- Greater flexibility to work-from-home is both possible and more desirable (now that we have had a taste of it). The broader consensus view is that ‘hybrid’ working model is the most likely outcome – two or three days working from home with the remaining days spent in the office. While some firms experienced increased worker productivity during the lockdowns, intangible aspects such as corporate culture, team morale, creativity and innovation rely on human interaction to a large extent.
- As long term lease renewals come around, there is likely to be a shift in the format of contracts. Large corporations will continue to need core space plus but will need more flexibility with amount of floor space they commit to as well as the terms (duration) of the lease. Focus will shift from quantity to quality, with tenants seeking higher environmental ratings and lower floor densification with more floor space per person in line with social distancing requirements (future pandemics are now likely to remain a long term consideration).
- There is also some debate on whether suburban offices, which are usually in less preferential locations compared to the CBD and accordingly charge lower rent per square metre, will benefit from the working-from-home trend.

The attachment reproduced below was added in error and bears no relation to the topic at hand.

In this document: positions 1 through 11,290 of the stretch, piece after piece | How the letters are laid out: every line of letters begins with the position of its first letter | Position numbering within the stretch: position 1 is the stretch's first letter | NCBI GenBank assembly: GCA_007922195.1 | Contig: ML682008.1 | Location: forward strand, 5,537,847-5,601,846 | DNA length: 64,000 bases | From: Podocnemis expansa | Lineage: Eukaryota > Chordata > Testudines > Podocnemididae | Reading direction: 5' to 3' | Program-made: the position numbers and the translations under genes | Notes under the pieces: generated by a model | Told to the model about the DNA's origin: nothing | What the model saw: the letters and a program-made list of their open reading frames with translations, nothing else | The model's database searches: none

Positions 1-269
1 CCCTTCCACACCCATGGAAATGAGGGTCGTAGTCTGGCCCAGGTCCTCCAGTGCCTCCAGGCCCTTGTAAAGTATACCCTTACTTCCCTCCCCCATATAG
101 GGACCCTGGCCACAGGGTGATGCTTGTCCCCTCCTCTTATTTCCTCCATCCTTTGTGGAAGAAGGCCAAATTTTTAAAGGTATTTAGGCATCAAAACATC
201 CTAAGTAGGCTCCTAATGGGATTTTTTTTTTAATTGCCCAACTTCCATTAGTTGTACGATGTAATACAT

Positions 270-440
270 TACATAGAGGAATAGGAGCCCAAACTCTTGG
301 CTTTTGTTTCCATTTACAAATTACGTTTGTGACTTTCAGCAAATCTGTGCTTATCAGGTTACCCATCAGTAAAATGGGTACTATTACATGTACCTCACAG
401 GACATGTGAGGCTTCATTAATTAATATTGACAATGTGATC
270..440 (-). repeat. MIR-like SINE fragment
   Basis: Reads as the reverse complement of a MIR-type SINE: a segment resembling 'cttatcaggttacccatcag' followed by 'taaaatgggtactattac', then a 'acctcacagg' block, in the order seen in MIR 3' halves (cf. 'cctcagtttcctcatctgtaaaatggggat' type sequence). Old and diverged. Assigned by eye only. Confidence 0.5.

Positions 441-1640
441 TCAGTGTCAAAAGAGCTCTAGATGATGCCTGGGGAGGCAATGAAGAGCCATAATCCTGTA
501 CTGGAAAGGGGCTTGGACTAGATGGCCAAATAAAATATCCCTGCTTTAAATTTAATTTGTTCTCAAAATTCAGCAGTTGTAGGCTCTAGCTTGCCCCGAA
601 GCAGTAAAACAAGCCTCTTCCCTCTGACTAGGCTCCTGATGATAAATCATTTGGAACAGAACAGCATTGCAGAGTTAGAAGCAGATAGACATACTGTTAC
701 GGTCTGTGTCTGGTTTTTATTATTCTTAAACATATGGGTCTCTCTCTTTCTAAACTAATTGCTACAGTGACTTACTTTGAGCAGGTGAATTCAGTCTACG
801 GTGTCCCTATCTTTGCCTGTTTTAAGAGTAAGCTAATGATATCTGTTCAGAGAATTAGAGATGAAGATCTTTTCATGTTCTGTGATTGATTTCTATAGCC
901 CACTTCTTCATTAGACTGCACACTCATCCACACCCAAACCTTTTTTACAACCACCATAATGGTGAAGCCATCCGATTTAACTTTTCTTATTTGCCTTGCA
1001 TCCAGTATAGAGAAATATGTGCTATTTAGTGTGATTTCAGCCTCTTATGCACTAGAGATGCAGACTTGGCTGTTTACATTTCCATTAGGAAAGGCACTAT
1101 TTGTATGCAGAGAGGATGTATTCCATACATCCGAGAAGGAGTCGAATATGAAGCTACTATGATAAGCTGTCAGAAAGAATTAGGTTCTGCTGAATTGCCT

In summary, there is a degree of uncertainty in the Commercial Property space as we navigate the ‘new normal”. The CBD population looks set to have a permanent reduction with the end of the 9-5 working era as we know it. I have no doubt there will be new innovations and inner-city properties become re-purposed on some scale.
For portfolios, the commercial property sector remains an important component. Whilst uncertainty remains it is however appropriate to consider the level of exposure held. For many, this has been a sector with long term overweight exposures due to the love of income or simply good compounding returns. It may be time to reconsider the level of exposure.
Source: Lonsec 8/6/21